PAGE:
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    12. 2:23 totoo ba? baka naman ayaw lang nila sabihin sa yo ang totoo LOL

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    13. @1203, pareho tayo ng naisip

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    14. We still have an accent. Iba iba lang. May strong, may hindi mashado matigas, pero compared sa Americans, meron tayong noticeable accent.

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    15. 2:23 the fact you’ve been in the US for 20 years and did not understand the context of her tweet, says a lot about your comprehension. So I can’t really say I believe you with having an accent, baka nga di lang nila masabi sayo. Haha. Just so you know her issue is that she can’t speak Filipino fluently. Hindi issue ung pagiging englishera nya, more on her being conyo having filipino accent.

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    16. Malinaw naman sinabi nya - she can’t speak in english without an accent PLUS a handful of filipino words.

      So taglish.

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  2. Normal for bilinguals and multilinguals to switch between languages. I know someone who speaks 4 languages and he sometimes says a sentence in a wild mix of those. Lol.

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  3. You’re in a literature class so what do you expect?

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  4. Ok lang yan! Buti nga di napapagpalit accent eh! That happens to me a lot as I speak three different languages so minsan nawawala sa loob ko kung sino kausap ko ang ending minsan correct language pero wrong accent.

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  5. Problema na natin ang fluency. Plus mga batang English na ang mother tongue kahit dito sa Pinas lumaki.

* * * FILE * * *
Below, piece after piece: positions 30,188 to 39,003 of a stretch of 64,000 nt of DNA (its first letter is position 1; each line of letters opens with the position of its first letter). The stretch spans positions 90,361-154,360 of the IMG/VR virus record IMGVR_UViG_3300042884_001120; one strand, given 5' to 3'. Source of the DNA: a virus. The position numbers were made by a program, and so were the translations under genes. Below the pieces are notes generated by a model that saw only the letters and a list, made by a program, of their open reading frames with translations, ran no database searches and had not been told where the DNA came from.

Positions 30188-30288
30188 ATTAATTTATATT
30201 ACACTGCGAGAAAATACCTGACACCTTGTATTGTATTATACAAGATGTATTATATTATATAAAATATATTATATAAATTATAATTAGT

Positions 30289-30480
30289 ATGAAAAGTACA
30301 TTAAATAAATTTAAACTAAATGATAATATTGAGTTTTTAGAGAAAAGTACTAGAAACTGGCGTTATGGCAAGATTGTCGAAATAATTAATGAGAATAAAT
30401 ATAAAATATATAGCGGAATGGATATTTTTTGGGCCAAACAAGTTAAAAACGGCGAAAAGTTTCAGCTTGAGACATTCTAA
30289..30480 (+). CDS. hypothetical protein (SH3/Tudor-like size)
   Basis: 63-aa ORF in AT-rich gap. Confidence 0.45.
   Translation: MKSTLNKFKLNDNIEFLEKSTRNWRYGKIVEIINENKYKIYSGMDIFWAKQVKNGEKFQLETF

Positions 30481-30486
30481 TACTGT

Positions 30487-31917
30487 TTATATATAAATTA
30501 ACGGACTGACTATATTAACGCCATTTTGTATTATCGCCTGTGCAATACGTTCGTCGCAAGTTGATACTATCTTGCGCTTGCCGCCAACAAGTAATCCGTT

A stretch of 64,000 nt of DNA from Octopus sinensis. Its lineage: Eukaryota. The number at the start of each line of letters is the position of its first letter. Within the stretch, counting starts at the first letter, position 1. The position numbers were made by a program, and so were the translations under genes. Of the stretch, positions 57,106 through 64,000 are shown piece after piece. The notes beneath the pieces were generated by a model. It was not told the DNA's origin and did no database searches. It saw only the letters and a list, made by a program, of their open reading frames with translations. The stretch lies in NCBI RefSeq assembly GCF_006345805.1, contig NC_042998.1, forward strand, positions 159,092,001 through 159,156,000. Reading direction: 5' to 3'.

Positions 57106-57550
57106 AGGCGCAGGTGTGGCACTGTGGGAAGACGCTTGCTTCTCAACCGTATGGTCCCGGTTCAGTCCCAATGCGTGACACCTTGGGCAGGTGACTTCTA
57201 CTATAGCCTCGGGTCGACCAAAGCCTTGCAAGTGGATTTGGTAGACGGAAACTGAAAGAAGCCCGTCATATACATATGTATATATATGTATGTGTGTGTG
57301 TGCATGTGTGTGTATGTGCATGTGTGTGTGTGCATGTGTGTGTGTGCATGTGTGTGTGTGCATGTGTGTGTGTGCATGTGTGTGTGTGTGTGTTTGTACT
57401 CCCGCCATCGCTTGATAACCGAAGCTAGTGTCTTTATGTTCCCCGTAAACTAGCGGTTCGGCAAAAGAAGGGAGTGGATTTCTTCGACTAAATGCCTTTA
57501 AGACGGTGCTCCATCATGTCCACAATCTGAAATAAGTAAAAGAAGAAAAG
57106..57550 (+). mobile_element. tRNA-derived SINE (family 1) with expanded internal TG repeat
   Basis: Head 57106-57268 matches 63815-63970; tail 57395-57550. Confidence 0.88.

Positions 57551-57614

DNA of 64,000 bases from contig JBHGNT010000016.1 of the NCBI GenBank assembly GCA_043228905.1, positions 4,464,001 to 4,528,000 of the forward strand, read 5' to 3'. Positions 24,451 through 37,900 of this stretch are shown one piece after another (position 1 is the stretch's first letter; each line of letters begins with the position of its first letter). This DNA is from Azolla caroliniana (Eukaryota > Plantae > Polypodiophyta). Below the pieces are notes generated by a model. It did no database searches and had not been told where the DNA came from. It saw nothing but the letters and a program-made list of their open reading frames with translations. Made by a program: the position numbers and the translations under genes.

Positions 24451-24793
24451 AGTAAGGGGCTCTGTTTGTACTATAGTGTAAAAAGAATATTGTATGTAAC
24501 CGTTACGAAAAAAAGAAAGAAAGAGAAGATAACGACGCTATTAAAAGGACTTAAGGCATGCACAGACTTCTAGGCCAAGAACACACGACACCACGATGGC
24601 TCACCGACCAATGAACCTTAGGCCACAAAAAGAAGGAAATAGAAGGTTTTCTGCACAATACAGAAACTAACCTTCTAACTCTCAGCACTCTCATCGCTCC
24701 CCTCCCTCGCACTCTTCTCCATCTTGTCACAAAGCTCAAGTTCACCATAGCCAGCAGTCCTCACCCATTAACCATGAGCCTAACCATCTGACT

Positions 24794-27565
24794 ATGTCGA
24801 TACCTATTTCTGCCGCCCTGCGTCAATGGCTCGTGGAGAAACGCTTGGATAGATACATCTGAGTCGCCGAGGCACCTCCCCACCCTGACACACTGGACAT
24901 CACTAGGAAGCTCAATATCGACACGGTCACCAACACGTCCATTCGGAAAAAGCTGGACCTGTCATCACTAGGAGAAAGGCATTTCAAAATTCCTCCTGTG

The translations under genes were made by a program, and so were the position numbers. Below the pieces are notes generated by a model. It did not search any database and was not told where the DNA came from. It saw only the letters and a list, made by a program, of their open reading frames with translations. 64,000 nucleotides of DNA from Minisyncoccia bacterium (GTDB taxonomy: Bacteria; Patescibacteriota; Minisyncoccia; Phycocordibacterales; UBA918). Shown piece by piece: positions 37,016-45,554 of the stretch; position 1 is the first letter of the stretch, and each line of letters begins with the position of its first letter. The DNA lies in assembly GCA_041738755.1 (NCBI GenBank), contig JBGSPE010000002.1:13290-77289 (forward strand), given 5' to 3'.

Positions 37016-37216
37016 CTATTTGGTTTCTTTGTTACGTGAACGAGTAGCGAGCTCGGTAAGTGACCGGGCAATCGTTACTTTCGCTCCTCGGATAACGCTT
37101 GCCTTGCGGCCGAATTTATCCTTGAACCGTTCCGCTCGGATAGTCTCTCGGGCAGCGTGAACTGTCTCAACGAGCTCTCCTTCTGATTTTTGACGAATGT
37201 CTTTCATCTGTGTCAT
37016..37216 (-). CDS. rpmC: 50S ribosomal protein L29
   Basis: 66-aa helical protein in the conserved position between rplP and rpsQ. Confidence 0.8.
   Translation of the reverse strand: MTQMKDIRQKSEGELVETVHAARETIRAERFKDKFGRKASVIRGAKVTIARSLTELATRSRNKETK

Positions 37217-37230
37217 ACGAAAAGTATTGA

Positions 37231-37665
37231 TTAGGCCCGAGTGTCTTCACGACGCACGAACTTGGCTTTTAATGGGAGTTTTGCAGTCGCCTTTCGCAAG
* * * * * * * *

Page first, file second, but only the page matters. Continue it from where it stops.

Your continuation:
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  6. ang ingay ng batang to.. konti problema dami kuda..

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    1. It’s Twitter. Hello? Pag iingay talaga purpose ng Twitter. Tweet tweet tweet. It’s her thoughts. Wag ka mambasag trip.

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    2. I blocked her on twitter kasi self righteous ang dating. Dito ko lang nababasa.

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    3. asa if nag mamatter kay frankie un pag block mo s knya lol

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    4. Blocked talaga hahaha baka hindi mo lang finafollow. As if naman ginugulo ka nya need mo sya talaga iblock hahaha

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    5. Pansin ko din yan

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    6. 1:41 I get the same vibe from her! Ewan ko ba. Yung ibang mga anak ng showbiz parents di naman ganyan. Don’t get me wrong, I don’t hate her, I just don’t like the vibe or the tone of her tweets. But anyway, heto nga nakita ko na naman dito hahaha basta kasi sa FP lahat binabasa ko eh hahaha shunga din ako minsan

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    7. If you block her, hindi mo makikita ang tweets niya kahit na sinasagot o nila-like siya ng finafollow mo.